Newborns recognise their mother’s voices at birth; in fact, a baby can recognise his mother’s voice even before he is born. According to the Journal of Psychological Science in 2003, researchers recorded pregnant women reciting poetry and played them to babies in utero. When a baby listened to a recording of his mother’s voice, his heart rate increased, whereas a baby’s heart rate would become slower when listening to a recording of another woman’s voice. The researchers theorise that the babies heart rates increased because they were excited to hear their mothers’ voices. So go ahead and talk and sing to your baby before and after birth. He knows it’s you.
Newborns do not necessarily recognise their mothers through touch alone, but it is vital to the bonding process. Babies thrive and develop more quickly with communication and contact. Experts state that skin to skin contact between mother and infant helps calm babies and improves sleep, thereby facilitating brain development. Your body is made to comfort your infant — a new mother’s chest is about two degrees warmer than the rest of her body, creating the perfect place for her newborn to snuggle. Later on, your body temperature will regulate itself according to your infant’s needs.
Your newborn baby’s sense of smell is already very developed, and she relies on it more than less-developed senses, such as vision. Newborn babies can identify the scent of their mother’s amniotic fluid three days after birth. They are immediately drawn to the smell of breast milk. If left on a mother’s chest immediately after birth, the newborn will follow the scent of the milk and root around until she latches on to the nurse. Your baby will prefer your natural scent to anything else, so don’t worry about perfume or scented lotions. Some pediatricians recommend wearing a t-shirt and putting it under your baby’s fitted crib sheet to help her sleep at night. Make sure to lay the shirt flat, and never put it on top of the fitted sheet.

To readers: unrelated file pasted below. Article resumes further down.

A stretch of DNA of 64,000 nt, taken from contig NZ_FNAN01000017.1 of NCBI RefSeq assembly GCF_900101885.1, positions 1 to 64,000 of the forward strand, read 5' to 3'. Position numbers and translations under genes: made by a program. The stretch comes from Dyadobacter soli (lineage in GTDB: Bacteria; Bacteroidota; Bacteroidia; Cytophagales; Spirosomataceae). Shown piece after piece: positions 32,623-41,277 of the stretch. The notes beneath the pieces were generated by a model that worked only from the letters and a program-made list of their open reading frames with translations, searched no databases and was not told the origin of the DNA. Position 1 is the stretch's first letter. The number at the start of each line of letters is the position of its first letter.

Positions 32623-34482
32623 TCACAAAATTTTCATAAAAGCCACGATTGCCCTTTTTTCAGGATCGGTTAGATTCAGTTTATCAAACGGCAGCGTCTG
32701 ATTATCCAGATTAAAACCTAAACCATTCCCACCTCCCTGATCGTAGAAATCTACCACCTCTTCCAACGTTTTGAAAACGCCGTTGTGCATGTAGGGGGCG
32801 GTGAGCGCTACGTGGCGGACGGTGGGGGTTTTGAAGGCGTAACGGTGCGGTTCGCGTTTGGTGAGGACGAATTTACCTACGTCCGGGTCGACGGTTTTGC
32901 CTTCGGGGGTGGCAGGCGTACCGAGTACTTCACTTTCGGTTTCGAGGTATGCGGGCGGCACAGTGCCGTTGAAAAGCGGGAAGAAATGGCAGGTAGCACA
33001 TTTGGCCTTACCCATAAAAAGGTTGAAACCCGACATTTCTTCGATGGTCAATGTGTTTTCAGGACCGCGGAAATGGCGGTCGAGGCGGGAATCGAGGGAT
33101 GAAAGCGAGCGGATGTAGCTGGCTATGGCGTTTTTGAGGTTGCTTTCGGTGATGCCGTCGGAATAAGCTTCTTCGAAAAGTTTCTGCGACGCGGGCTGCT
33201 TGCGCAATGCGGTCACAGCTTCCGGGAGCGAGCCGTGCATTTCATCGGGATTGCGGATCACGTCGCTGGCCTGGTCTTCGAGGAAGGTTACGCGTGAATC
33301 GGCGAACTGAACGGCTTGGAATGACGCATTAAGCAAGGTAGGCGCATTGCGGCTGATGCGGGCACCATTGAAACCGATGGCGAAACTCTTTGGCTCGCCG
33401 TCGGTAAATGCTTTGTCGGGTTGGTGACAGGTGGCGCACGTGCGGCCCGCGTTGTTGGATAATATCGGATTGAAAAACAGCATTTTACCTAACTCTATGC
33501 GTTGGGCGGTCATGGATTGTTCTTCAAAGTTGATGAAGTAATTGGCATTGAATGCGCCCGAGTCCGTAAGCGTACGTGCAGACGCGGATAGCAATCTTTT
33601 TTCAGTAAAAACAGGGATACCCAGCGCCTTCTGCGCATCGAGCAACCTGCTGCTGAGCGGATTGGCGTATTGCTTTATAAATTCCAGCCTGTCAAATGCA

Your newborn will not recognise you by sight because this will be his first glimpse of your face. Newborns can only see to a distance of about 12 inches. This is the perfect distance between his eyes and your face when he is cradled in your arms. Hold him often and let him learn the contours of your face; it will soon become familiar to him. The most expensive mobile or baby toy cannot come close to delighting him like the simple joy of gazing into each other’s eyes.
When do Do Babies start to Recognise Their Fathers?
There are no studies that analyse when babies start to recognise their fathers. However, it is believed that babies do respond and acknowledge their father’s voice from the womb. For this very reason, many doctors highly recommended that the would-be-dads talk to their babies when in the womb. Babies are born with blurry vision, and by the time they are a few weeks old (in most cases, by the time babies turn two), they are most likely to recognise both their parents’ faces.
Determining When a Baby Begins to Identify People